Sunday, August 19, 2012

Five doors into the Kitchen

The kitchen in my grandparents' farmhouse was the focal point of their home. The walls were covered in wainscoting half way up. Cupboards were white enamel. The wood stove was the centerpiece and next to it sat a rocking chair and a woodbox. When more wood was needed you'd go out a door leading to the woodshed, load up all the wood you could carry and bring it back inside. You'd keep doing this until the woodbox was full. We loved going into that woodshed. It's where Grampie used his ax to split the wood and it's where my cousins and I would sometimes put on great shows for all the adults to attend and most certainly enjoy!

Near the woodstove sat an oak kitchen table with six chairs. Behind the table was a hutch full of dishes and bowls. I think the top half had glass doors so everything was in plain sight. The bottom half was drawers for linens and such. Behind the wood stove was another door. Open it and you found the back stairway. My mother and aunts would tell of cold, winter mornings when they were in school and how they'd run down those stairs in a hurry to soak up the heat of the woodstove. Central heating was not a concept back then. My cousins and I loved running up those stairs which led to a bedroom with a 'secret' doorway taking you into another bedroom. There were five bedrooms in all.

On the other side ot the woodstove was another door which led to the cellar with its mud floor and low-lying ceiling so much so that adults had to stoop over to get around. I remember shelves stocked with canned vegetables from the gardens and jars of slippery pickles-possibly the best pickles in the world along with corn relish and pickled pears. There were sacks and sacks of potatoes stored for the winter and another stairway leading up to the small, cement stoop which served as the back porch with its own door leading into the kitchen. The back door leading into the kitchen is the door in the photo included in this post showing my grandfather coming in from the barn. (Also shown is the door leading to the cellar). My grandfather was a hard-working man with fields and pastures and hayfields and cows to tend to and six daughters to provide for. Relaxing for him meant reading the Saturday Evening Post or a Zane Gray novel in one of the front parlors in the evening. He always had a pouch of chewing tobacco on him. From what I recall, it was red and white and kept in his back pocket. On the far wall of that kitchen was another door taking you to the dining room with its slanted floor, the three front parlors, a screened-in veranda and a front stairway.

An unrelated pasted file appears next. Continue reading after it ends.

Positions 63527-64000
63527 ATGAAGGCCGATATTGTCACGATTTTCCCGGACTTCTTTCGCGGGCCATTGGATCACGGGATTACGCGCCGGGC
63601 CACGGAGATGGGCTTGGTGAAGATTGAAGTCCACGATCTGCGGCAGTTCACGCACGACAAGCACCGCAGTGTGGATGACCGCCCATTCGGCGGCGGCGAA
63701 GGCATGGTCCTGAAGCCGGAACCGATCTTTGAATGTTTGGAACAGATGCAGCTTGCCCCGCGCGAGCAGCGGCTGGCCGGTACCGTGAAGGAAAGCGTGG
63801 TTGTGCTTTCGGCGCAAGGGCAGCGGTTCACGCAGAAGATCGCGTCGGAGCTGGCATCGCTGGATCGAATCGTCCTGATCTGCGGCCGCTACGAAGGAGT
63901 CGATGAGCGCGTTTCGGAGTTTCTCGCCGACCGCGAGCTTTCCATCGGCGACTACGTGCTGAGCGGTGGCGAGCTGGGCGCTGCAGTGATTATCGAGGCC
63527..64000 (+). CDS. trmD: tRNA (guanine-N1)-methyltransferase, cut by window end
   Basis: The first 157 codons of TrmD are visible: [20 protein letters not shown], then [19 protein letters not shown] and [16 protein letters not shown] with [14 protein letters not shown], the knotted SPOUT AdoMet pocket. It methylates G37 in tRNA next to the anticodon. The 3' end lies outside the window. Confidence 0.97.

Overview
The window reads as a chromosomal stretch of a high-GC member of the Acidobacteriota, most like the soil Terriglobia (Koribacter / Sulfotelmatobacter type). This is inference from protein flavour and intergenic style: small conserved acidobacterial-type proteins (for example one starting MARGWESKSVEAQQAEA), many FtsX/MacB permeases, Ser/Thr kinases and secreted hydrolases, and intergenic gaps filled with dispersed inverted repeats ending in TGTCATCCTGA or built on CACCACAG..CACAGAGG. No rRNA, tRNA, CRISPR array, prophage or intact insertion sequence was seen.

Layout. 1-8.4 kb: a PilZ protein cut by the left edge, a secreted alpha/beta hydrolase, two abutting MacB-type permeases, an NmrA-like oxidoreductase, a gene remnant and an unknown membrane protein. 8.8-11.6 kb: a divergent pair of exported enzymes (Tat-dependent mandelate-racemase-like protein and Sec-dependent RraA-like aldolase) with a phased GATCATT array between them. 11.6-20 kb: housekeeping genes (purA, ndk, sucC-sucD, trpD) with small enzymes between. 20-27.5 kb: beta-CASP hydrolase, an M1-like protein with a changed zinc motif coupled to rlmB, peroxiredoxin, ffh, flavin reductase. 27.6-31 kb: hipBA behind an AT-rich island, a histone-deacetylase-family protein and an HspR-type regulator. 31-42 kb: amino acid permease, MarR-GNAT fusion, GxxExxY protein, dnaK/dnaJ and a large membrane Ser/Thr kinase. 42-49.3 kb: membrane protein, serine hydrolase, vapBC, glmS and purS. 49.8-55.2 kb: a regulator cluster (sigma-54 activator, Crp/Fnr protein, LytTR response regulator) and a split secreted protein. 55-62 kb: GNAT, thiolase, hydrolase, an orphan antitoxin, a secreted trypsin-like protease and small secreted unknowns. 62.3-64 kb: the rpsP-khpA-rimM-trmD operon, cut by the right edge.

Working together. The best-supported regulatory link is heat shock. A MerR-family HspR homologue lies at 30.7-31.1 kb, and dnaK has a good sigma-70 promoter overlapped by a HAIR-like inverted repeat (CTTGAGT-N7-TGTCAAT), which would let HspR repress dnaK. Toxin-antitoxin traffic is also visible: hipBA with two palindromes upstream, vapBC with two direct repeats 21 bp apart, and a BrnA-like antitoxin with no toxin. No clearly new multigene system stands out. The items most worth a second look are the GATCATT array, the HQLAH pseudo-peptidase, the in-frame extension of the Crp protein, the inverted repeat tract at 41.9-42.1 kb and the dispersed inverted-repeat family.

That farm kitchen with its five doorways leading in and out it was like a command center steering traffic to and fro. That kitchen was as glorious and amazing as any kitchen featured on glossy pages of any magazine today showcasing brandname cupboards and island dividers and chopping blocks with walls perfectly manicured and decor accents in place-especially when the back door opened and a grandfather came in from the barn or six sisters raced down the backstairs to warm up and get dressed for school or grandchildren went out to the woodshed to perform star-studded shows or fill their arms with wood or the best grandmother in the world would go down the cellar stairs for potatoes or jars of relish or slippery pickles or pickled pears saved for a holiday meal or aunts, uncles, grandparents, cousins, brothers, and sisters would go through the door leading to the rest of that farmhouse to set the dining room table, play in the parlors, run up the front stairs or sit on the screened-in veranda and share some time together.

While that kitchen is long gone I am blessed with the oak kitchen table and its six chairs sitting in my dining room. Some traditions do carry on. It's up to the adults to tell  younger generations of kitchens with five doors and everything else in-between.

1 comment:

  1. This is social history at its best - personal memories. I've found the trick in telling the younger generation about things is to wait until they are slightly older (25+) and I've found the females are more interested than the males.